What would it take for someone to experience time beyond what a clock can show? Tedium, according to artist Vishal K Dar, is what it takes. “Each one of us responds to many clocks,” said Dar. “There is the circadian clock – our body clock. Then we have the universe doing its quantum wiggle, a giant oscillatory clock in itself. A tree is a clock, the tides produced through gravity are clocks. We are surrounded by multiple clocks, each of which produce independent time-codes. Unfortunately, the only time-code we often conform to is the ticking clock which emerged out of industrial capitalism.”
In his recent site-specific installation, Storm Deities, Dar did some complex math and minimal interventions to “bore” his audiences into this state of consciousness about time beyond quartz, transience and trace-making.
Displayed at the 11th Shanghai Biennale, Dar’s installation was built for a 165m chimney at the Power Station of Art in China. Storm Deities comprised a shallow pool made of felt, bricks, water and a truss affixed with seven beam lights, each of which had its own metronomic meter and its own logic for how long the beam took to swing from one end of the chimney to the other. Viewers could walk down a 30m ramp inside the chimney to observe the lights and their reflection in the water below from various vantage points.
The installation was designed to strip visitors of their sense of where they belong in relation to a space. “Speaking purely at the level of perception, a chimney is a cylinder, which means that it’s an object without corners. Therefore it doesn’t respond to your sense of the Cartesian (geometry),” explained Dar, who studied architecture at the Sushant School of Art and Architecture in Gurugram before completing his Masters in Fine Arts from the University of California, Los Angeles, in 2002.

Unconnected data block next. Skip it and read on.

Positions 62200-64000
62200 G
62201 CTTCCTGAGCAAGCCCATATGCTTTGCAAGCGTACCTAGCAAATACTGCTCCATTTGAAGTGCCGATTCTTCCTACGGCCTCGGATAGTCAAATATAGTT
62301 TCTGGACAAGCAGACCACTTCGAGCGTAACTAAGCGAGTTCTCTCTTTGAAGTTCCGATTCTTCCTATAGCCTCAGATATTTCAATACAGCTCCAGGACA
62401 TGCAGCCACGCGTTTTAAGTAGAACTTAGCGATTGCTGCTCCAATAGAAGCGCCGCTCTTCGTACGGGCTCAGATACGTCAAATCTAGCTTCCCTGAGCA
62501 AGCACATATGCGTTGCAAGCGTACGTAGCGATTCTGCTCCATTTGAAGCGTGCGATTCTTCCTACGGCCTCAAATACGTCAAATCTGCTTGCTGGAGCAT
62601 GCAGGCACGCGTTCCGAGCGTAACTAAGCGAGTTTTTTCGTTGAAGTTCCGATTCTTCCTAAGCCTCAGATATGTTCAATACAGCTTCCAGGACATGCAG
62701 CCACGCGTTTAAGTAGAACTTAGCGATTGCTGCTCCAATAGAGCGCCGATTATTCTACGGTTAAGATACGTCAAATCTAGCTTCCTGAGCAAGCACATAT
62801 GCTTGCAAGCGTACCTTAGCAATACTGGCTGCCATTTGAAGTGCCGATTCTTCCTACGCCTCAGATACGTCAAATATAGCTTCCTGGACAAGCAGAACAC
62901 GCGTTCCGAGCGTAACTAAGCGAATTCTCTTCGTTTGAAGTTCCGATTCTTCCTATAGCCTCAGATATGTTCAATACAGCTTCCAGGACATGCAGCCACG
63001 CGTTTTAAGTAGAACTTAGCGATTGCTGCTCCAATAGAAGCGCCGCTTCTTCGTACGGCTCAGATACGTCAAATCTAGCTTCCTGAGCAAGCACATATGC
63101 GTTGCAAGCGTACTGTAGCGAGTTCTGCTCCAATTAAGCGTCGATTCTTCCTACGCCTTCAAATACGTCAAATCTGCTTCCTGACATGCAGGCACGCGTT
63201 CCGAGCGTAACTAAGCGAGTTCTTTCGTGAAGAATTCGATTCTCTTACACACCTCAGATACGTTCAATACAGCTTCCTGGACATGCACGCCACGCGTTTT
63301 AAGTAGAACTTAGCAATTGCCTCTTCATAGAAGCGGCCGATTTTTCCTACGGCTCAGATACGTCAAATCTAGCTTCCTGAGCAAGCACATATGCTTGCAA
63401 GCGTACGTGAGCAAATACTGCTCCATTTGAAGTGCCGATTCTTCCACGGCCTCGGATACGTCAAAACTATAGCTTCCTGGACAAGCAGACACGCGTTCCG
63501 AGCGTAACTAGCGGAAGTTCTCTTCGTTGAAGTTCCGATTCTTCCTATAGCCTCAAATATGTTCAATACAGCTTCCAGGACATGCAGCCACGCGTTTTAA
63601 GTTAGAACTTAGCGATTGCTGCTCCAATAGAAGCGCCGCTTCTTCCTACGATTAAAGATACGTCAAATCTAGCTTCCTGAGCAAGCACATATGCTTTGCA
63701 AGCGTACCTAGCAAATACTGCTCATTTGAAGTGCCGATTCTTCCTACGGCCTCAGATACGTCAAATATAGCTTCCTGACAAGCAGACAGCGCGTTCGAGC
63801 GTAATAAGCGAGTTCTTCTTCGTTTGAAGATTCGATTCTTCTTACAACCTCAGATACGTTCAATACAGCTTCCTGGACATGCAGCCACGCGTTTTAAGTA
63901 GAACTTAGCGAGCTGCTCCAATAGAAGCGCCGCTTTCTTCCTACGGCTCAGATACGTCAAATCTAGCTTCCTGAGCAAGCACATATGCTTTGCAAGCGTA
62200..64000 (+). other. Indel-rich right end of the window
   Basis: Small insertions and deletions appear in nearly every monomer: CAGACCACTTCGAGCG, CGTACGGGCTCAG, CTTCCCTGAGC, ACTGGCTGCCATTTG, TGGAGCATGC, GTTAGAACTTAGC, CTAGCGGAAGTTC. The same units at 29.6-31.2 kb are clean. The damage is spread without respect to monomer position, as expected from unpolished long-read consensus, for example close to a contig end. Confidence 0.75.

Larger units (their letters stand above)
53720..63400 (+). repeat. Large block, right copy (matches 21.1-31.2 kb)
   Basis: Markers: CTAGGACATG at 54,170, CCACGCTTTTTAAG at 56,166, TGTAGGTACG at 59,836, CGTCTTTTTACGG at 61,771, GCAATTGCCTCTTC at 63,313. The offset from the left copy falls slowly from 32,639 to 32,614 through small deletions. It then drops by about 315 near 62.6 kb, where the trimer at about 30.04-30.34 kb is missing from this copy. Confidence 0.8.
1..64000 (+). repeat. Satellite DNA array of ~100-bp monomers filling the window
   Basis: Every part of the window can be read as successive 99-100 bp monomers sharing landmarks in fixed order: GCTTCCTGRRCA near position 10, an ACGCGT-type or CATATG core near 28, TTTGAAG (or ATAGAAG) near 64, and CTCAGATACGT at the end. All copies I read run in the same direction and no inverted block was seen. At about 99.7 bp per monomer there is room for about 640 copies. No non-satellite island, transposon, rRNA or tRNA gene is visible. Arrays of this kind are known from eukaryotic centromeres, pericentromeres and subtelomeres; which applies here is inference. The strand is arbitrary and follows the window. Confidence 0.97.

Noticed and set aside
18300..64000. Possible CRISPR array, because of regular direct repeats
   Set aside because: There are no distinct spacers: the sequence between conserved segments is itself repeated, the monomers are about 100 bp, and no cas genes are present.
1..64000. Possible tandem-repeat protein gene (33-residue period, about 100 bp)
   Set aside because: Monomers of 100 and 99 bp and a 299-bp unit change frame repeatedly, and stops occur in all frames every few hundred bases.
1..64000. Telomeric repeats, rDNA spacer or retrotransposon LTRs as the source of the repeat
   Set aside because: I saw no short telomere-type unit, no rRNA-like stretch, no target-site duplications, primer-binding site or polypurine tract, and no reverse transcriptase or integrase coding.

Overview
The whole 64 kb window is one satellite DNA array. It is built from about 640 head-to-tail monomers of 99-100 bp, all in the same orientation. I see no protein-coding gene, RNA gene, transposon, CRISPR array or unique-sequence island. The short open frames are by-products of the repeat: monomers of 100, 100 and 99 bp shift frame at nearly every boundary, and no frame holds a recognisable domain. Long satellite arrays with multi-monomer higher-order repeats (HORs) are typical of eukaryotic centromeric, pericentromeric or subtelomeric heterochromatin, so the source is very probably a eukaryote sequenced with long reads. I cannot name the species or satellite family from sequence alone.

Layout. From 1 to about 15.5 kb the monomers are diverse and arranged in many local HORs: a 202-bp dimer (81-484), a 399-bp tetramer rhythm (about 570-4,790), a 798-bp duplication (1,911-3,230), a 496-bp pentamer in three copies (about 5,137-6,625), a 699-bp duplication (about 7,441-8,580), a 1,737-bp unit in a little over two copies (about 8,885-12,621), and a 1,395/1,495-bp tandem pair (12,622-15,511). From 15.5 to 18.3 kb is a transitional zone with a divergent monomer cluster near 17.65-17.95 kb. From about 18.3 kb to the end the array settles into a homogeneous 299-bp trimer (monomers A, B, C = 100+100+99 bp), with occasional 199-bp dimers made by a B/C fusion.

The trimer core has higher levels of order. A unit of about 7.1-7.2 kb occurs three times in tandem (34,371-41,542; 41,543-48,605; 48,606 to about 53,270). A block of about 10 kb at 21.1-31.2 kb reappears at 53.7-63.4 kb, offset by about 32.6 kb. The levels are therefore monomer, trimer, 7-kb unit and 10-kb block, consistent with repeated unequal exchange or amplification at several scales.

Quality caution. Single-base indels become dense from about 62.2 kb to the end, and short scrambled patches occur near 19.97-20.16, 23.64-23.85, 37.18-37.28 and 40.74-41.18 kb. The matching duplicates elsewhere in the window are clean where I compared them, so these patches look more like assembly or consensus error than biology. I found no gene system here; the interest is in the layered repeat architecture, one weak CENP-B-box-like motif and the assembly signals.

By using water and lights, Storm Deities also stripped away visitors’ sense of what is up and what is down – the pool at the bottom reflected the light back upwards, and the top of the chimney, obscured by lights, also tapered into “nothingness”. In the midst of this, the light beams seemed to follow an unfathomable pattern – to understand what was going on, visitors would be compelled to stay and get attuned to the rhythm of the installation: “Be there long enough that your system gets so bored of looking that it then starts sensing,” said Dar.
This understanding of rhythm and time beyond the “ticking clock” are crucial to Dar’s purpose, in all of his site-specific works since 2009. Dar’s hope is that everyone who saw the chimney during the Shanghai Biennale will never be able to see it without recalling the spectre of the lights reflected in the water, and their rhythmic motion.
The biennale ended on March 12, and no physical trace of Storm Deities remains: the pool has been drained, bricks dismantled and felt rolled up. The truss that was bolted on to the railing of the ramp has been taken down, along with the lights. For those who could not see it – Dar’s site-specific works, which are usually exhibited for a brief period, are documented by the artist for his website. Like time, the rhythm of Storm Deities continues to exist.